Aircraft Direction Finding

Ground Direction Finding

 The earlier system was called the Radio compass. This navigation method is still with us today although called the Automatic Direction Finder [ADF].

The earlier fuselage fixture was a roof mounted Direction Finding [D/F] loop aerial. This could be manually rotated until the correct signal [null] is heard in the earphones, which indicates the loop is pointing at the transmitting ground station. There was a 180' ambiguity in this. The US Navy's Air Navigation manual [P.282] uses the following example;

"if the signal bearing points over the right wing, the ground station could also be over the port wing. If a constant heading is flown for a few more minutes, the bearing changes thus indicating the real direction of the transmitting station."

The ground stations that could be tuned into by the D/F include public radio Broadcast Stations [BS] as well as aviation Homing Beacons once called "Homers" and now called NDB stations. The 1940 Adelaide / Sydney Aviation Strip Map listed some of the Broadcast Stations pilots could have used.

The range of these Homing Beacons depends on the need. For locations in mid ocean, these can be several hundred miles by day or can be as little as 15nm as at Calga near Sydney NSW. [ERSA 25 March1999]

Some long-range locations include;

  1. Norfolk Island between Sydney and Fiji. This NDB 268 has a range of 300nm by day and 120nm by night.

  2. Cocos (Keeling) Island in the northern Indian Ocean. The NDB range at Cocos is 400nm by day and 150 night.

  3. Forrest in mid desert on the Adelaide / Perth route has an NDB range of 90nm by day and 75 by night. [ERSA November 2002]

  4. The 500 ksc Easter Island's homing beacon, near Chile in the Pacific Ocean, had a range of 300 nm in 1951. [Taylor P.251]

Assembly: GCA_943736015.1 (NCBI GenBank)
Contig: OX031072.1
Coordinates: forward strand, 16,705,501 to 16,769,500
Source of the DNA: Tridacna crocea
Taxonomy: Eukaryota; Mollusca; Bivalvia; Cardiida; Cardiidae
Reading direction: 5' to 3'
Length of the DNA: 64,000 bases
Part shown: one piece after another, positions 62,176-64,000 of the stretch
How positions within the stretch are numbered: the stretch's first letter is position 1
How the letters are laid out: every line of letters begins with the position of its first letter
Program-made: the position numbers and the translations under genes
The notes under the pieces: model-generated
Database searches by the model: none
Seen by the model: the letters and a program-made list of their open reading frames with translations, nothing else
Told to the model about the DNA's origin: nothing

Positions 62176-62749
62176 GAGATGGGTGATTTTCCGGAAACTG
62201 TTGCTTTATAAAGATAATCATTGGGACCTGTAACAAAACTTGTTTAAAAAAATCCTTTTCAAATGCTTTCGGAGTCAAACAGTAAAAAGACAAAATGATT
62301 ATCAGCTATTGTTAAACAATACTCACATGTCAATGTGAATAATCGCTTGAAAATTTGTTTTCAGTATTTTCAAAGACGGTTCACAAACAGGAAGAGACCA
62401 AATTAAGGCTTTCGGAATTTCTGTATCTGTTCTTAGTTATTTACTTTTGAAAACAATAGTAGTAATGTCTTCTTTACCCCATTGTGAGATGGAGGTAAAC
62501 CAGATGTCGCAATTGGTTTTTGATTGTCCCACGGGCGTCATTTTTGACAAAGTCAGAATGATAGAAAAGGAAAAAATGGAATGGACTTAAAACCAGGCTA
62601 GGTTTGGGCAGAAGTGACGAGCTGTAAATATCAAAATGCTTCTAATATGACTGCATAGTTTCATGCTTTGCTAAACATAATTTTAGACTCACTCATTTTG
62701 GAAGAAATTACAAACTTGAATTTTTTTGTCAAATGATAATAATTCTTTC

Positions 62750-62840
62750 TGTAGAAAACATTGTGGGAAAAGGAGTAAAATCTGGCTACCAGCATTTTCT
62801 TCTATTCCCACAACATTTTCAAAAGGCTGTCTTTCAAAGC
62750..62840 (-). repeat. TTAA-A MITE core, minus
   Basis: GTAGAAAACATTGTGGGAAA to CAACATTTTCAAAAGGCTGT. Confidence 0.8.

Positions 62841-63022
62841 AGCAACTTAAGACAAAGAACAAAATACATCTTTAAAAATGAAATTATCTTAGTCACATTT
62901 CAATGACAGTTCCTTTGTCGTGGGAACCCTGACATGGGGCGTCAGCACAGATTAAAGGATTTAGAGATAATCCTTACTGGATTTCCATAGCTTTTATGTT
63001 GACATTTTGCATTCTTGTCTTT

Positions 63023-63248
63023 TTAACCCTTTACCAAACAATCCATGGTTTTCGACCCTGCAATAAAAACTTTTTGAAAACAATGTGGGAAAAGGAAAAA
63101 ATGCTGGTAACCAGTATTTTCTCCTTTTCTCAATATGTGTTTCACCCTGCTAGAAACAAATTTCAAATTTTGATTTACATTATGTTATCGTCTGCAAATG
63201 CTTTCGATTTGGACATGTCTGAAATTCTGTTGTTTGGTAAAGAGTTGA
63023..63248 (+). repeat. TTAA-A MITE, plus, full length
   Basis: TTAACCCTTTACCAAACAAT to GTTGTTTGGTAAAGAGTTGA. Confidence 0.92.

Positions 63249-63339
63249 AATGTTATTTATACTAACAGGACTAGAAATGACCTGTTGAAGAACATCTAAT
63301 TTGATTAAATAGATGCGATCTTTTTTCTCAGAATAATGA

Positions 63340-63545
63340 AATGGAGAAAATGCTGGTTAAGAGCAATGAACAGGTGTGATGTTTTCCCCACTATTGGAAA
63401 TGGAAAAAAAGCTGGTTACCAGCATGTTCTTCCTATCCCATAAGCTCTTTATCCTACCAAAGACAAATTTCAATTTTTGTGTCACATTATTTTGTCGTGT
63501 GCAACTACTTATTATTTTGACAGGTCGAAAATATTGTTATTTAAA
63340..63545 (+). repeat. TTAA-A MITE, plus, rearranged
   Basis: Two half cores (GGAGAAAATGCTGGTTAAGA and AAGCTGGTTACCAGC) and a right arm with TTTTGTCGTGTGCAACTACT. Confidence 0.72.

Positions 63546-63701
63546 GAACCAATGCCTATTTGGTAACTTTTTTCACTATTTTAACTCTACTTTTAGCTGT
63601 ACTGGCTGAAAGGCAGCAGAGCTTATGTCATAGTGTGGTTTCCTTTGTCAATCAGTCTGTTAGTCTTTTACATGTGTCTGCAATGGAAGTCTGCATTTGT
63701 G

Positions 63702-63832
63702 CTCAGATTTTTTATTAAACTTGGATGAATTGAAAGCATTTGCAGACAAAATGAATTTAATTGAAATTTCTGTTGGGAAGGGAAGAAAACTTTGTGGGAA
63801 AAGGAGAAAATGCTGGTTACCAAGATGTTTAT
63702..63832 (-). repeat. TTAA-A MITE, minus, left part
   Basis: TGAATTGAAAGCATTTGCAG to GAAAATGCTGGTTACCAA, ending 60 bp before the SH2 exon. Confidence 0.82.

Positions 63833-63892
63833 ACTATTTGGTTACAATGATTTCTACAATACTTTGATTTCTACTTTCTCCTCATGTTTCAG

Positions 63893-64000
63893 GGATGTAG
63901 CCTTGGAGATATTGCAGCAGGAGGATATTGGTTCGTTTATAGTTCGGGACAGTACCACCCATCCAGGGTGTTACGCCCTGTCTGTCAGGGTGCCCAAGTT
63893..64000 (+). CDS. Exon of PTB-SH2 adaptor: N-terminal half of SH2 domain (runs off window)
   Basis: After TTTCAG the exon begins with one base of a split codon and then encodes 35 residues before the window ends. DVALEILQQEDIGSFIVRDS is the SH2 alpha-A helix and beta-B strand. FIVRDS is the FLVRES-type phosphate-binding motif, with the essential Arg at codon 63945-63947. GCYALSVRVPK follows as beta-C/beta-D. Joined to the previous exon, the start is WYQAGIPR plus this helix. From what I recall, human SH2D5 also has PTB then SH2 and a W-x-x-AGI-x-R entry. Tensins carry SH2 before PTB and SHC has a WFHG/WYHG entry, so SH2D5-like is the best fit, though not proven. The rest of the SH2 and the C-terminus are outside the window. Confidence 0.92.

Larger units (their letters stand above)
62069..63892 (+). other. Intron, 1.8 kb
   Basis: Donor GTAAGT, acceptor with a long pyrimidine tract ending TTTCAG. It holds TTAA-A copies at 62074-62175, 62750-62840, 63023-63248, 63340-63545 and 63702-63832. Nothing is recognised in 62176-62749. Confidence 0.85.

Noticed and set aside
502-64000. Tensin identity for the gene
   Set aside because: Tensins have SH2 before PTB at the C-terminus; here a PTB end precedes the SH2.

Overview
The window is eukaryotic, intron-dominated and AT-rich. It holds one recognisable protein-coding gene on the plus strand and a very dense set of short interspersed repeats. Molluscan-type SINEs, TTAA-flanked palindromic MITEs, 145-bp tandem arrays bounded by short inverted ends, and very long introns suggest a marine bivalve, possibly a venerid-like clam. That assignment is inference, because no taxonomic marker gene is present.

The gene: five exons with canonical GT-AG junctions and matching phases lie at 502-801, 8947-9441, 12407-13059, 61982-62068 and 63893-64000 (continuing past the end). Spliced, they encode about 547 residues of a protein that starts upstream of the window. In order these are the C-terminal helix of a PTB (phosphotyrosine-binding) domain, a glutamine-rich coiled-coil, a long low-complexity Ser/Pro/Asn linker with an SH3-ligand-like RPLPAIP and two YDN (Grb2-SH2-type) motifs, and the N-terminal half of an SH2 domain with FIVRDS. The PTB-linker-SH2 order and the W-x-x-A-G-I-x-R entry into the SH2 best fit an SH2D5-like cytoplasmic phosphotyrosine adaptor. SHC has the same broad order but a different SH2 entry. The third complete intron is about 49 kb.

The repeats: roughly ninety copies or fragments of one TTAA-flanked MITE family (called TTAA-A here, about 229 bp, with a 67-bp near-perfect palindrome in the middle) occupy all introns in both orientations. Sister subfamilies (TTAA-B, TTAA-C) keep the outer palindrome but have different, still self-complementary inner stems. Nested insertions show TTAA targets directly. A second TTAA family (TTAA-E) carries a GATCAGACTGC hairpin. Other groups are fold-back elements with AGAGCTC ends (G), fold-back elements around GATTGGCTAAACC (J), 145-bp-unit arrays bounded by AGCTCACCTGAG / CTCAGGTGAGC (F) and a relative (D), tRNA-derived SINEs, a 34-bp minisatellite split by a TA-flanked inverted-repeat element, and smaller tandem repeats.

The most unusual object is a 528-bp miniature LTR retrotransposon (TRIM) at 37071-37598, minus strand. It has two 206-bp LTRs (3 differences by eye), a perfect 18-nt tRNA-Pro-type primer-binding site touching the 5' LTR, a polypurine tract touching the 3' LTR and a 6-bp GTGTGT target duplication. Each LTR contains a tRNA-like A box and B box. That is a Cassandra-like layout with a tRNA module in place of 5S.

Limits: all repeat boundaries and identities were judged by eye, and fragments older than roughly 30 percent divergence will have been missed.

On May 31 1928 Charles Kingsford-Smith’s "Southern Cross" departed Oakland airport on its way to Australia. The range of the US Army's radio beam that Warner, the radio operator, used to maintain course, was 700 miles.

The arrival of "Southern Cross" at Hawaii was also assisted by a radio beacon, as was the departure for Fiji. The Hawaiian departure nav aid was possible due to the US Army Signal corps rotating the Mauri beam and aligning it with the planned course. [Gwynn-Jones P.102]

The type of gauge fitted in Sir Gordon Taylor's Consolidated Model 28-1 [commercial version of the Navy PBY-1] NC777 when he flew it across the Indian Ocean in 1939 was different to the present day ADF arrangement. There were two needles on the dial. They were supposed to rise up and cross on a bearing which indicated the direction of the aircraft's head in relation to the ground station. [Taylor P.128]

Pictures of the radio compass in Australian DC3 aircraft in the 1950's indicate a single needle gauge similar to the ADF of today.

Today this onboard D/F method is automatic and thus is called the Automatic Direction Finder [ADF].


Page last updated on 03/01/04

Dead Reckoning
Night Beacons
Celestial Navigation